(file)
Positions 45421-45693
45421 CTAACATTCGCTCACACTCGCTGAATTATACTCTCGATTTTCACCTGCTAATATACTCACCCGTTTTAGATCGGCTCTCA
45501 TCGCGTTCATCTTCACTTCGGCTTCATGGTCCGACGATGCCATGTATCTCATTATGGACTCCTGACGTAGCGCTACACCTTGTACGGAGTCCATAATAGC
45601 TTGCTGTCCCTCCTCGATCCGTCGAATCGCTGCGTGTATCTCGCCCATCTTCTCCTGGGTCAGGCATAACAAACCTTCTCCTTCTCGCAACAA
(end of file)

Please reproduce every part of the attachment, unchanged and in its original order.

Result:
Positions 45421-45693
45421 CTAACATTCGCTCACACTCGCTGAATTATACTCTCGATTTTCACCTGCTAATATACTCACCCGTTTTAGATCGGCTCTCA
45501 TCGCGTTCATCTTCACTTCGGCTTCATGGTCCGACGATGCCATGTATCTCATTATGGACTCCTGACGTAGCGCTACACCTTGTACGGAGTCCATAATAGC
45601 TTGCTGTCCCTCCTCGATCCGTCGAATCGCTGCGTGTATCTCGCCCATCTTCTCCTGGGTCAGGCATAACAAACCTTCTCCTTCTCGCAACAA